small business accountsSmall business accounts, like it says on the tin, are accounts for small businesses. Surprising isn’t it? Feel like you’ve had the world pulled out from under your feet yet?

Sarcasm aside, there are actually differences between small business accounts and the type of tax returns you would have to file if you were a Sole Trader or large limited company. No need to panic yourself though, the kind of accounts you need to file for small businesses are some of the simplest you’ll ever see (not including Sole Traders of course).

So what exactly is needed to file and complete a small business account? There are two essential parts that need to be completed:

  • Full record of your annual accounts.
  • Your Company tax return.

(Remember, this is the requirements for small businesses which would be Limited Companies. Sole Trader’s would simply have to fill out a self-assessment form)

Sounds easy enough, but it’s worth knowing what each of these returns entail so you can make sure you get the right first time.

Annual Accounts

Your annual accounts (also known as Statutory Accounts) are a collection of your business’s financial records at the end of your financial year (see below how to figure out when your financial year ends).

Your annual accounts need to include records of the following:

  • Your balance sheet. This should show the value of everything that your business owns, owes to others, and is owed by others as of the last day of the financial year.
  • A sheet with your business’s sales, including running costs and how much profit (or loss) has been made over the year.
  • Any notes you’d like to add onto the accounts.
  • A report from the director.

Your annual accounts should essentially show the amount of money you have made and spent over the financial year. You will also need to include any details about money you owe or money that is owed to you, as HMRC might see this as a Bad Debt (which can be written off as an expense).

You will also need to send your Annual Accounts to several people/agencies, including:

  • HMRC
  • Companies House
  • All shareholders of your business
  • People who can attend your business’s general meetings

That’s all you need to do for your Annual Accounts. Like I said earlier, it’s not overly difficult, there’s just a lot to remember.

Company Tax Return

Along with your Annual Accounts, you also have to send off a Company Tax Return at the end of your accounting period (see below table for periods). If you miss this deadline, you will have to pay a hefty fine to HMRC, which is why it’s so important to try and get it right first time.

You have to file a corporation tax return no matter what, even if your business has made a loss or has no corporation tax to pay.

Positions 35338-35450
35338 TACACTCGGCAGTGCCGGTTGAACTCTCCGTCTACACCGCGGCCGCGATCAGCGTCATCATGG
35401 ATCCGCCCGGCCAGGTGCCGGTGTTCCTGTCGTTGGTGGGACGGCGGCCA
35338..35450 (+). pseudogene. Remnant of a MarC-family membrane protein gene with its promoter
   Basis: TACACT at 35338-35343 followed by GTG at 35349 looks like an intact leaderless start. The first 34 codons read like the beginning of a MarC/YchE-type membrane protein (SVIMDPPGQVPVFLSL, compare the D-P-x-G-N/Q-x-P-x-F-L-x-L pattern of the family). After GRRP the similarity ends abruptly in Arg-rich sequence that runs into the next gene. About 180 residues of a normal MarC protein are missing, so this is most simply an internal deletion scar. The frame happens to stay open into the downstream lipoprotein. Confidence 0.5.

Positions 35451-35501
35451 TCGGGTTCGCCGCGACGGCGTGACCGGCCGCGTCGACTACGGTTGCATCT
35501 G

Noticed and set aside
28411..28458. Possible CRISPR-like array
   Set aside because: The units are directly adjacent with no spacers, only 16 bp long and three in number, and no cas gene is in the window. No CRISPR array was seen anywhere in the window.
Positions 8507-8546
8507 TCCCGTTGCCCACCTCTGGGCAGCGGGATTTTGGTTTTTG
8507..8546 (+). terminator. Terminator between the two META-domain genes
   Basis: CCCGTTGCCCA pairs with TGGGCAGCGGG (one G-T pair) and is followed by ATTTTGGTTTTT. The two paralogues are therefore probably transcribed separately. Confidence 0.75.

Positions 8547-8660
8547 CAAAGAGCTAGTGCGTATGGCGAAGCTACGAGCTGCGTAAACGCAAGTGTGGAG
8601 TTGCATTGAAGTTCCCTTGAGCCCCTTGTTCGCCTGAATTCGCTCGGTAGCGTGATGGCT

You will have to include the following with your Corporation Tax Return:

  • Any profit or less for corporation tax (this is not the same as the profit or less shown in your Annual Accounts)
  • Your corporation tax bill

It is highly recommended that you get an accountant to help you with these tax returns. They can be rather tricky and getting them wrong can lead to a delay in processing them, which would lead to your accounts being processed late and a fine.


Both your Annual Accounts and your Corporation Tax Return need to be handed in to HMRC (as well as others with your Annual Accounts) by the end of your financial period. Your financial period differs depending on when you first registered your business and since everything has a unique timing we decided to throw together a table to help:

Account Deadline
Financial year 12 months (reoccurring) after your business was registered
First accounts with Companies House 21 months after you registered your business
Annual Accounts with Companies House 9 months after your financial year ends
Accounting period Same as your financial year
Corporation Tax 9 months and 1 day after your accounting period ends
Company tax return 12 months after your accounting period ends


Remember that these dates are based on when your business was registered. HMRC provides very little in the way of room-for-error, so keeping these dates in mind are quite important for a successful small business.

If this all seems overwhelming (which is quite understandable), it might be worth hiring an online accountant who will assist you with this all your tax returns. Zooconomic accountants have a wealth of experience when dealing when small business tax returns and will do most of the complex work for you.

For more information call 0800 0460 560